One jurisdiction held a two-hour presentation for all delegates on combatting heterosexism, which affirmed all sexual orientations and gender identities and promoted the acceptance of same-gender relationships and transgender reassignment.
Another priority for the UM Church going forward will be to continue addressing the challenge of racism. Two of the jurisdictions encountered difficult circumstances around bishop elections and nomination of candidates that contributed to a perception that racism had entered into the process. One jurisdiction adjourned into executive closed session to address issues of racism connected to the conference.
The United Methodist Church is the second most white mainline Protestant denomination in the U.S. (94 percent white), following the Evangelical Lutheran Church of America. Unfortunately, even a decades-long focus on representation and gender and ethnic diversity in the church’s leadership has not translated into a growing diversity at the grass roots of the church. Nevertheless, the emphasis on diversity continues. This strategy deserves rethinking.
A third priority for the UM Church will be instituting a regionalized system of governance. The Christmas Covenant proposal was overwhelmingly endorsed by all five jurisdictions. This proposal would create the U.S. part of the church as its own regional conference, along with three conferences in Africa, three in Europe, and one in the Philippines. Each regional conference would have broad powers to create its own rules and standards and adapt the Book of Discipline to fit the context and opinions of that region. The driving force behind this proposal is to allow the U.S. and Western European parts of the church to affirm LGBTQ+ relationships and lifestyles, while allowing Africa and perhaps the Philippines to maintain their more traditional understandings of marriage and sexuality. (I have written a critique of this proposal.) Although there may be a majority of delegates supporting this proposal, it will not have the two-thirds vote needed to pass General Conference unless the African delegates can be persuaded to support it. African leaders have previously said they could not remain in a church that endorsed same-sex relationships, even if they themselves were not forced to join in that endorsement. African delegates and members have the numbers single-handedly to block regionalization if they do not support it.
A fourth priority for the UM Church going forward will be a realignment of conference boundaries. Due to the disaffiliation of 10-20 percent of United Methodist members and churches, some annual conferences will become too small to be sustainable. There will likely be mergers and consolidation of some annual conferences. The jurisdictions recognized this reality by not filling all the vacant bishop positions. There will be seven episcopal areas with no resident bishop, with those areas being covered by nearby bishops (three in Northeast and two each in Southeast and South Central; additional vacancies will occur in North Central in 2024 due to episcopal retirements). Some annual conferences may remain intact but share a bishop with an adjacent annual conference.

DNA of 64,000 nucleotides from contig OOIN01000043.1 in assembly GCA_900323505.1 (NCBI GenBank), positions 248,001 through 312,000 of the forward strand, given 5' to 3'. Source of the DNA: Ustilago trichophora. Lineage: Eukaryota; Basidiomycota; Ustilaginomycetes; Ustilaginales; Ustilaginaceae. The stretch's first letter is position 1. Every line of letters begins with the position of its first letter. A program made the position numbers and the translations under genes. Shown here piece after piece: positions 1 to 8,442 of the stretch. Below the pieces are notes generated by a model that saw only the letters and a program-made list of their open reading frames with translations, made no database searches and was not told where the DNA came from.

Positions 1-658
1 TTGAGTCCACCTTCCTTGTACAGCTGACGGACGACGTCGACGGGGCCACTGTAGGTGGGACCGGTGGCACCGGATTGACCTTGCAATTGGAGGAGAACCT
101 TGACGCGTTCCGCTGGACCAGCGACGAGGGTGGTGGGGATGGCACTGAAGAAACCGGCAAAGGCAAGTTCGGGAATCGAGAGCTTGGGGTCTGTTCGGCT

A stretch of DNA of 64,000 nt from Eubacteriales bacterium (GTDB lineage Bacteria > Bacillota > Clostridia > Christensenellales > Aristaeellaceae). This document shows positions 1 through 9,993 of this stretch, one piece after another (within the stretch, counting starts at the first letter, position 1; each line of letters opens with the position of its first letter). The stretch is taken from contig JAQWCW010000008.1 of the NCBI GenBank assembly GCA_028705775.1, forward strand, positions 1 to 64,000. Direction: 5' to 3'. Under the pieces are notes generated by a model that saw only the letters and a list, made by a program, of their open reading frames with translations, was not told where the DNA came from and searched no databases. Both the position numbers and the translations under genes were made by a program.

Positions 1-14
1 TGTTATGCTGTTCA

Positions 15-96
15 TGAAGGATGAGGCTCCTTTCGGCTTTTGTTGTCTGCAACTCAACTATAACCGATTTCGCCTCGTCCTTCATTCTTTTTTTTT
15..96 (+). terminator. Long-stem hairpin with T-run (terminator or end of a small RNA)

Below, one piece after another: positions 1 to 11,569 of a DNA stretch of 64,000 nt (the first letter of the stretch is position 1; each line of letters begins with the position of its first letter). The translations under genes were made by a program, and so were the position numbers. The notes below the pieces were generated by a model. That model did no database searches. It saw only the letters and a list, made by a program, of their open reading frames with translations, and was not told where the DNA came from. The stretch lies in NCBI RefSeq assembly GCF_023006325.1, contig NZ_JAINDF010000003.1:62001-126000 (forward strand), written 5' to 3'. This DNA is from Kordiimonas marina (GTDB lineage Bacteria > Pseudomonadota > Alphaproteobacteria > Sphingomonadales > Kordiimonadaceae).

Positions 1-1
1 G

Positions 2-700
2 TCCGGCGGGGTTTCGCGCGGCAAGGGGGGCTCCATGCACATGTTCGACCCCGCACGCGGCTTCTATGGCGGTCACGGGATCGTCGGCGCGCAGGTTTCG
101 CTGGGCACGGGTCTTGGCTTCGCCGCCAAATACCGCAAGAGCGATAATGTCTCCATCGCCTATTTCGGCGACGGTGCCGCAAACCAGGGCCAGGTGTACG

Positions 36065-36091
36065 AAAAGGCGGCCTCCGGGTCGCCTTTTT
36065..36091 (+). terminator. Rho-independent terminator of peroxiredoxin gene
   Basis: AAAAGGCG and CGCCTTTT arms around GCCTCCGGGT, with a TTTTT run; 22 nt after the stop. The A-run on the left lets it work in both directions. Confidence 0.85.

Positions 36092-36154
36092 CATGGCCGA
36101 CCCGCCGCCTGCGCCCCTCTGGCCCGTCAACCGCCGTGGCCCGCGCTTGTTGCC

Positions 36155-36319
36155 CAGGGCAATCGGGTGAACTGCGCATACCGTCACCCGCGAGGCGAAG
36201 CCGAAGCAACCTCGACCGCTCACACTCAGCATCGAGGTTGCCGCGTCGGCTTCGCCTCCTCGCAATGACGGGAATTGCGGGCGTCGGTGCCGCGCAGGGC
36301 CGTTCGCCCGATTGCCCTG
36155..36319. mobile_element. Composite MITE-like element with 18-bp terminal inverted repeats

There is also a working group studying the possibility of revising or eliminating the jurisdictional system altogether, which came up during floor debate in some of the jurisdictional conferences. The jurisdictions are a holdover from a racist past, having been formed in the 1939 Methodist Church merger of North and South, which also created a separate jurisdiction for Black Methodist congregations and clergy. That separate jurisdiction was eliminated in the 1968 United Methodist merger, but the regional jurisdictions remain and have fostered regional differences in the church that led to disunity. Changes to the jurisdictional system will require a two-thirds vote to amend the church’s Constitution.
Given these four priorities, two of which would entail major structural changes, it is questionable whether denominational leaders will have the bandwidth or energy to pursue essential components like evangelism, church revitalization, caring for the poor, church planting, and cross-cultural ministry. Local churches will be expected to assume primary responsibility for these areas, and they may or may not be equipped to do so.
The 2022 jurisdictional conferences provided an illuminating look at the current reality of the UM Church in the U.S., as well as some of the potential directions the denomination might take into the future. In the words of Jesus, “Anyone with ears to hear should listen and understand!” (Matthew 11:15).
This article was originally published by Firebrand and is reprinted with permission. The full article may be read at: Firebrandmag.com.
Thomas Lambrecht is a United Methodist clergyperson and the vice president of Good News.